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Project Management: Tips For Helping You Adopt A Process

Lifecycle & Methodology | By Randy McGowan | Read time minutes

Large wodden puzzle piece with project written on it

The Rational Unified Process, Enterprise Unified Process, Agile Development Methodologies, Unified Modeling Language. They come in many names, complexities and sizes, but following one will help ensure success on your next project.

This article is not a detailed overview of a formal process. Instead, it provides an overview of the most critical components common to each, as well as some tips on successfully deploying them. Although many process descriptions do an excellent job of breaking down the various components of the process they rarely cover areas like how this affects your team, how many processes to use, or offer practical advice on issues encountered in the real world when trying to deploy one.

It can be very helpful as a beginners' introduction to process and can help you more easily grasp some of the concepts you will be introduced to. For the more experienced process guru, it should have some helpful tips on smoothing over some of the rough edges we all deal with from time to time.

The information here is based on experiences and lessons learned in 15 years of developing and managing over 100 complex project releases.

Following these fundamentals will improve your chances of success in any process you adopt and provide a solid foundation for maturing it.

What's a Process and Why Do I Need One?

Regardless of what business we are in, software, website design or retail clothing, we all have a process we follow to complete a given project. Sometimes it works and sometimes it does not, often with costly results. When we talk about adopting a process, we are talking about a more formal process. A process is essentially an integrated set of roles, methods and techniques to in part and help achieve the following:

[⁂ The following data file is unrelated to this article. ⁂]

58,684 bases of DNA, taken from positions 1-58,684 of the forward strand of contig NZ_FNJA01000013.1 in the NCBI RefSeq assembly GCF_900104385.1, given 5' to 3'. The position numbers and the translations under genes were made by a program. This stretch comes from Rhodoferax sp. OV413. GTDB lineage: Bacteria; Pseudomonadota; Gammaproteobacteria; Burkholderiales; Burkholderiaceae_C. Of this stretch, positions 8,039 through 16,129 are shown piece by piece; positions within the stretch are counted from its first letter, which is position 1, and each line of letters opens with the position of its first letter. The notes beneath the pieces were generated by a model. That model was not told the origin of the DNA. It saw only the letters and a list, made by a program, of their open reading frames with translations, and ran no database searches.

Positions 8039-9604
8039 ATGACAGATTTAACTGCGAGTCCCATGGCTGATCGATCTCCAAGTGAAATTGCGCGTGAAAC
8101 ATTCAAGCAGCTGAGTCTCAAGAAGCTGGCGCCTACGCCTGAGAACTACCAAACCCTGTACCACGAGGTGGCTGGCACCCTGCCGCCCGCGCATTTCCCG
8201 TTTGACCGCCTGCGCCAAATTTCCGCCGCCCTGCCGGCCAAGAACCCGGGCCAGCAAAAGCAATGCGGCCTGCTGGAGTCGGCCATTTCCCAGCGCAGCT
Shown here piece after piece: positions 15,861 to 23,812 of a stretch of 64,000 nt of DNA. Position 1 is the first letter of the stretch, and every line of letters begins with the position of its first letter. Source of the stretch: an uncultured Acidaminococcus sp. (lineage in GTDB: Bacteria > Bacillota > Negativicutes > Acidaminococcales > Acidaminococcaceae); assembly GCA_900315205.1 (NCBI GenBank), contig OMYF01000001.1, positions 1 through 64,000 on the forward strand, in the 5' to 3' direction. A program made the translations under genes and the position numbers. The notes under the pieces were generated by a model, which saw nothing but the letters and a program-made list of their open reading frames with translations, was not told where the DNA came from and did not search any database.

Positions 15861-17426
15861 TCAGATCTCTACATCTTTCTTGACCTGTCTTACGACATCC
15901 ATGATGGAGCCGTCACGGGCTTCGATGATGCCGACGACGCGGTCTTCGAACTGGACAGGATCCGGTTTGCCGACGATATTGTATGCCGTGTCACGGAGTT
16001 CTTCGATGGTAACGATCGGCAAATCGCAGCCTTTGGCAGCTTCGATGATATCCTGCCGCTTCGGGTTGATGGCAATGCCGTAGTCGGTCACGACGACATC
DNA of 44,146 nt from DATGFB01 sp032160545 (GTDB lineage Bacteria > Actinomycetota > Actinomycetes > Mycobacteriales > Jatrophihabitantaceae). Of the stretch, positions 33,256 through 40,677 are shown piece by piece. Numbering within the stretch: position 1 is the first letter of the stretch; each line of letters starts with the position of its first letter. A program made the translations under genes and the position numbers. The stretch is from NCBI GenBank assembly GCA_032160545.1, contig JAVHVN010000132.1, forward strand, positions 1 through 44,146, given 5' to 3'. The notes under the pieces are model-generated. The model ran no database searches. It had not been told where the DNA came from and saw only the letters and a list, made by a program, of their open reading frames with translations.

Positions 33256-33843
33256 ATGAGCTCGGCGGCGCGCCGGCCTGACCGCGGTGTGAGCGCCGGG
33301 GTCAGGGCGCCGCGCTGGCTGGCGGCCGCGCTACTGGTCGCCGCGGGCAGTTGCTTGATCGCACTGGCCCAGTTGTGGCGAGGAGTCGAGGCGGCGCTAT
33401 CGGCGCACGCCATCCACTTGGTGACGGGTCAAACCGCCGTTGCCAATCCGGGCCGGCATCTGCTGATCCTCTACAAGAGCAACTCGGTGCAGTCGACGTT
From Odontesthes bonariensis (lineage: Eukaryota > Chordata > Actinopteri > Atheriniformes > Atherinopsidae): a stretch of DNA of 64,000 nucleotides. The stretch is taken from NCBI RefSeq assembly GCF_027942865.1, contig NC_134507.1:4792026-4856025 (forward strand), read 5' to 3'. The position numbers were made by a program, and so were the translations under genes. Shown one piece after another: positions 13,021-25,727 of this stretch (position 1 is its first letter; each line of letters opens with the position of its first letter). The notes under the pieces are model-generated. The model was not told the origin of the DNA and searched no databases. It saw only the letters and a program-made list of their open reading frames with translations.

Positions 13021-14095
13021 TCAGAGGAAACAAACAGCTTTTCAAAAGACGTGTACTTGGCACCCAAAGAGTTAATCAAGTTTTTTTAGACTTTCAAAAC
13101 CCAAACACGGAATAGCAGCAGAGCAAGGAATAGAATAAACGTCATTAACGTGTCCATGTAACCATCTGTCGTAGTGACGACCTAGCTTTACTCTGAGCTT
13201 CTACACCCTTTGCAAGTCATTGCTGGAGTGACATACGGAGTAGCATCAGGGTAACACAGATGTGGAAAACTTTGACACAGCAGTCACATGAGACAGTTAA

• Minimise risk
  • More accurately estimate your project schedule and budget
  • Detect problems early (upstream) instead of later (downstream) when they are much more expensive to fix, if they can be fixed at all
  • Better communication among team members regarding project scope, requirements and status
  • More accurately track the progress of the project and detect slippage early
  • Accomplish the project's goals as efficiently and cost-effectively as possible

Formal processes are often created and refined over years of trial and error to attempt to create an ideal "recipe" for having an optimal chance at successfully completing any project. While they were developed for and commonly used in Software Development, Aerospace and Engineering, most of the core concepts are not specific to these or any industry, and anyone can benefit from using them.

How much process is enough? It is critical to the success of any process to understand how much you initially need to bite off. The risk of trying to do too much too soon with a process can be as risky as not doing anything at all, especially if you are a more agile company trying to make the transition to being more process oriented. Overloading your team with a new set of responsibilities and methods they are not accustomed to, or ready for can easily derail you. However, if you do not start changing you will continue to have the same problems. Here are some tips for finding the right balance.